La Pérouse’s map is not the Pacific... This is precisely the paradox. By working on papers alone, on fragile inscriptions which are immensely less than the things from which they are extracted, it is still possible to dominate all things...


At this intersection of paper and land, this essay complements Nikki Main’s glass piece.  Simultaneously fragile and strong, the glass represents both paper and land.  The paper, the form of official documents and promises in the common law, has been forgotten, however.  It is crumpled and discarded.   All that remains of this official promise is a frozen parcel of land, hiding within its surfaces, depths and edges. 

In 1942, Aboriginal man Roy Burns recorded a meeting between himself and an officer of the Australian Army.  The people living at Illowra had agreed to temporarily relocate from Hill 60, understanding the Army’s request that the land was needed for military purposes. This was no blunt use of force; this was a meeting of jurisdictions in which an agreement was made.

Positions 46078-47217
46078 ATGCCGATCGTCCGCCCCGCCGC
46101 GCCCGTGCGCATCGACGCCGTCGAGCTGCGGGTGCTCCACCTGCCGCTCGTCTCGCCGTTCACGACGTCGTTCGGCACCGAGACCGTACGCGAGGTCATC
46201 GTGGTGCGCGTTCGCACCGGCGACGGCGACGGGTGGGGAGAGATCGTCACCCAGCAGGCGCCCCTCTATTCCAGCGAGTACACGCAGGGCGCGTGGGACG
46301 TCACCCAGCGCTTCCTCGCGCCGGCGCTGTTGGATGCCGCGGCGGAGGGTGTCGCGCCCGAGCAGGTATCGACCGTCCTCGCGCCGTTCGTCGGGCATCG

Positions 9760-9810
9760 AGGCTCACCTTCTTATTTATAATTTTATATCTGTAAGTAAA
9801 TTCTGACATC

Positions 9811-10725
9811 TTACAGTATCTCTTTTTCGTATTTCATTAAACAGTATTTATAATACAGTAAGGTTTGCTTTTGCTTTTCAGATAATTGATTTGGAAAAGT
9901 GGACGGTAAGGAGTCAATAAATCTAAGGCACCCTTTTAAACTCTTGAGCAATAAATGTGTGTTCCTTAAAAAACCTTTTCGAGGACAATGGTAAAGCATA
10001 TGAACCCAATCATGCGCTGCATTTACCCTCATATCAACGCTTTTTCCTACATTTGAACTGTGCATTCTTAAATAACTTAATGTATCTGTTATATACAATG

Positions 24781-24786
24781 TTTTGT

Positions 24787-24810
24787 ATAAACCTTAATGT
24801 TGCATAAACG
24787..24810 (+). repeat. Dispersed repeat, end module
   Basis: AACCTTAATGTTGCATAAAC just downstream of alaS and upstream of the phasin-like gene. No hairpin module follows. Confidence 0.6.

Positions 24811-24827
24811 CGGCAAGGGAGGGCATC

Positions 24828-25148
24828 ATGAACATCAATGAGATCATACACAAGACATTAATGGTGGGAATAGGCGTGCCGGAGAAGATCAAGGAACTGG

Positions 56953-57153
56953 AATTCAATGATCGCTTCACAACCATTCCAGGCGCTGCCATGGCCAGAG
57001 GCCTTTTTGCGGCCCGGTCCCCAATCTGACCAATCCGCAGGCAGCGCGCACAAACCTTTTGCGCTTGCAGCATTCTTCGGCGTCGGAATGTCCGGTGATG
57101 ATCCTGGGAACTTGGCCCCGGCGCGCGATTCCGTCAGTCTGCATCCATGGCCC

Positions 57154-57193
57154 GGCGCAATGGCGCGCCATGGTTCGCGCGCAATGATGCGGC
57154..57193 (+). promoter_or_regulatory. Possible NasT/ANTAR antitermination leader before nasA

The officer in charge gave us 6 days to move from Hill 60 and he informed me that if I left my place it would be cared for and I could return to it after the War….Now sir, they are burning some of the places left on Hill 60.

Here was a meeting in which there was discussion and agreement between two persons, each belonging to a different jurisdiction.  The meeting was, at least potentially, not necessarily a moment of colonial conquest or violence, but a moment of discussion and promises.  The community would move for the duration of the war and afterwards the land would be returned to the jurisdiction of the Aboriginal people living there.   However, the promise was not kept.  Houses were burnt.  After the war, the people living on Hill 60 were not allowed to return.  The parcel of land stayed in public ownership.

In 2006, the Commonwealth Government offered Hill 60 up for sale.   The Department of Defence engaged a local real estate agent to advertise the property for sale as a “prime development site”.  Community outrage ensued, led by local elders, and the planned privatisation was halted.  Instead, the land was sold to Wollongong City Council for $1.